Secondly, taking pregnancy tests can cause a traumatic response because of how much fear and anxiety those little sticks have the potential to trigger. So one way to reduce the fear is simply not to take one until you actually need to. Wait for your period to come instead or, if you just need to know, then wait until the official test day, if you can.

Thirdly, it’s so easy to become all-consumed with this and it can become obsessive and compulsive when you keep testing. I’ve soooo been there. I became absolutely neurotic and I was so much happier when I learnt how to stop being so obsessed.

Instead, prepare your mindset by working on how to be present; have loads of things to do during the two week wait (2WW) and really commit to your self-care, setting boundaries around what you will and won’t do with other people, and prioritise your mental health and wellbeing. (You need to work on this every day in my humble opinion! 10 minutes a day will go a really long way to shifting your mindset. My mindset course is perfect for this).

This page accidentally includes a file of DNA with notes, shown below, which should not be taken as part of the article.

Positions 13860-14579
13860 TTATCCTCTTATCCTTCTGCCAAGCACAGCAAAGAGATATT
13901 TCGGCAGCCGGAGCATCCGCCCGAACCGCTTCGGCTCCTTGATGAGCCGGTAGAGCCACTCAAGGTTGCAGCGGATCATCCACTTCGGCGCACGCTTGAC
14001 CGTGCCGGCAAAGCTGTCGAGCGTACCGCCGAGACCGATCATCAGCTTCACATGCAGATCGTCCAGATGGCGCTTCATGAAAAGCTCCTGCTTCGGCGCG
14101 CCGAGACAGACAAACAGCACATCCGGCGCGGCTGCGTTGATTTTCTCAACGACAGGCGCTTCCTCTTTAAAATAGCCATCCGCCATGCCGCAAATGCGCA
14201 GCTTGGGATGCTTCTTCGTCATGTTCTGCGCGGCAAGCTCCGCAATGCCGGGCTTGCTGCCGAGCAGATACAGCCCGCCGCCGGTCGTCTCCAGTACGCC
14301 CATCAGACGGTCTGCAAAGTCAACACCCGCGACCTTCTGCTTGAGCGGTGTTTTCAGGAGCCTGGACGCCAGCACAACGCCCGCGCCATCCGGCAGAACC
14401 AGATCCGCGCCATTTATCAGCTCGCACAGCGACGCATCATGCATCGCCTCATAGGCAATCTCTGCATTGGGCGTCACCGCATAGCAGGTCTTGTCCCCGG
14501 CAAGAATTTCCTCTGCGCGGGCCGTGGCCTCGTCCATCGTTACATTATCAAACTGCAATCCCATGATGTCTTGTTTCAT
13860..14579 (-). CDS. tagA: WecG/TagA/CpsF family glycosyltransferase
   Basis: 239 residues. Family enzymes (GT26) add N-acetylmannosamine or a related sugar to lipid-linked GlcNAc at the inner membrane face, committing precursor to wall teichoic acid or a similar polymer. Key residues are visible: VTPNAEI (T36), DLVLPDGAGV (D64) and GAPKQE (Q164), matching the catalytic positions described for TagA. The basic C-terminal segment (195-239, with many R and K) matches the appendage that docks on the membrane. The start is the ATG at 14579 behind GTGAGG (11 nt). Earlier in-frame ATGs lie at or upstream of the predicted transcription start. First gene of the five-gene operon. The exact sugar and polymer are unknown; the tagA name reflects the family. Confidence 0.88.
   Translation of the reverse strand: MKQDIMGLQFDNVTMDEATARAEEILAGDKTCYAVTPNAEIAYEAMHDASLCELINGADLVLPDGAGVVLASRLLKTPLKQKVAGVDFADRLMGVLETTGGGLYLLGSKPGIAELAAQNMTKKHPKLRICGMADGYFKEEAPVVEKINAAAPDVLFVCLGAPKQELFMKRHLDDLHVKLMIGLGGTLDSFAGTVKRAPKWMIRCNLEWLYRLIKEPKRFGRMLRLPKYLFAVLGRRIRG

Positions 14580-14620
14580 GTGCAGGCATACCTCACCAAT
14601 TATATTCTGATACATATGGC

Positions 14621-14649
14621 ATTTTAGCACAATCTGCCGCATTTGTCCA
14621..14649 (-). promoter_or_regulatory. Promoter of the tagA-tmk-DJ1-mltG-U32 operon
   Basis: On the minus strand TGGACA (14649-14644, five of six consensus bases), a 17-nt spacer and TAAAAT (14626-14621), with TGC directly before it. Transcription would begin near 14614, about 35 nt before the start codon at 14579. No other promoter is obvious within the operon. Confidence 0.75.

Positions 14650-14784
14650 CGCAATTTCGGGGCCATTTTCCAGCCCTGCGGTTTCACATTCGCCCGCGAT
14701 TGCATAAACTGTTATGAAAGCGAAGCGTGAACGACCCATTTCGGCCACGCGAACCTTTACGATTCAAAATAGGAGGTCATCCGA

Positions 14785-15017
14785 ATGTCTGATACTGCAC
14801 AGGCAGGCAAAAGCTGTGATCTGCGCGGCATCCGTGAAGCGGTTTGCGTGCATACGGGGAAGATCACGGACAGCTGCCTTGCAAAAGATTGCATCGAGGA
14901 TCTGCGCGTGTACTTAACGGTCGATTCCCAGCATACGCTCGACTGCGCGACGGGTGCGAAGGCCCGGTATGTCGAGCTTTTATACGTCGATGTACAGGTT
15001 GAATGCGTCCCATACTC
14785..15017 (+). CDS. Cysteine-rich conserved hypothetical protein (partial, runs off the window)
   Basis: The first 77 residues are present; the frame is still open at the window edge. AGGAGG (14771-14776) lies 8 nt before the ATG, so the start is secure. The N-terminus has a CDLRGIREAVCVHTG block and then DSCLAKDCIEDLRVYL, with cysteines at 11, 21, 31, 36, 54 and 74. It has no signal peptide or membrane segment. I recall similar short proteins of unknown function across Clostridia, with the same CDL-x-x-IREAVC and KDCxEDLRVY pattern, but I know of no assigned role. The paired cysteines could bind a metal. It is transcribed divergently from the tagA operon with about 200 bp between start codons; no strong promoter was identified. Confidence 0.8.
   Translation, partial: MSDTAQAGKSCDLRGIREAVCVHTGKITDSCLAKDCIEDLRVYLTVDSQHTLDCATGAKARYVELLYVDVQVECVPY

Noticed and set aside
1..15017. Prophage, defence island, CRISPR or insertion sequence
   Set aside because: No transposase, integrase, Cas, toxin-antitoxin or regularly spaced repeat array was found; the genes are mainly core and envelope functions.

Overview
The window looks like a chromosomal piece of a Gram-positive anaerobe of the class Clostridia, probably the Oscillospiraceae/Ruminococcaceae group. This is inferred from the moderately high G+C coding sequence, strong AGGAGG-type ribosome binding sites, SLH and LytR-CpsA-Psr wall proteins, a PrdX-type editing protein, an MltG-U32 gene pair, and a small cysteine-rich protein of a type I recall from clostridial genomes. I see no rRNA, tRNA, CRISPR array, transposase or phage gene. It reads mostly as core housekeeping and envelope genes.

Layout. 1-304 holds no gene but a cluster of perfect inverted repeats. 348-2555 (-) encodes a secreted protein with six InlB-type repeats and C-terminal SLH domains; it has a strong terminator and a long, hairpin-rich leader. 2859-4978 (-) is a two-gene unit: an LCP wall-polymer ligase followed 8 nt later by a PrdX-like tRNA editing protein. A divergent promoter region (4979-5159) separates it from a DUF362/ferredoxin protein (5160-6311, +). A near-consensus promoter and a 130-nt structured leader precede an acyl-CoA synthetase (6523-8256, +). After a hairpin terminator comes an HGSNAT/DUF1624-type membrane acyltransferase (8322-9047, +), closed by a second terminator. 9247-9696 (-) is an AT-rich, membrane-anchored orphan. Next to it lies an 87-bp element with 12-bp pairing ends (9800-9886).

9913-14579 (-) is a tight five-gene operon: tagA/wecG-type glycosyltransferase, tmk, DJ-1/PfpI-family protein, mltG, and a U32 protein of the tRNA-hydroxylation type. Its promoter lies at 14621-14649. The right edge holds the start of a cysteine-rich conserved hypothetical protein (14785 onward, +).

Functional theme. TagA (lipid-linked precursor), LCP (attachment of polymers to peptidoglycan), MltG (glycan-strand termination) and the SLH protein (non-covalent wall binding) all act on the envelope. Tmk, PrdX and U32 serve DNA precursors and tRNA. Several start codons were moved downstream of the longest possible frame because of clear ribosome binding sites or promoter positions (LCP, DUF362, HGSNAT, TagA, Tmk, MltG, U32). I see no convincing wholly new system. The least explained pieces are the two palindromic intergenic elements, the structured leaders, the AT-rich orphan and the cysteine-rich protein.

Ways to prepare

It takes some commitment to learn mindfulness and to stay present, so it’s really important to take the time to do this. If you’re in a stronger, healthier mindset, you are going to be in a much better place to deal with whatever the results are. So try to do this before you get to the point where you’ll find out if you’re pregnant or not this time round.

On test day

Most of us will get up first thing and take the test. This is because you’ll read that using ‘first morning urine’ (another thoroughly delightful phrase which you’ll only know if you’re going through this!), is supposedly the most reliable, as it’s the most concentrated. It is also because you just WANT TO KNOW, right?!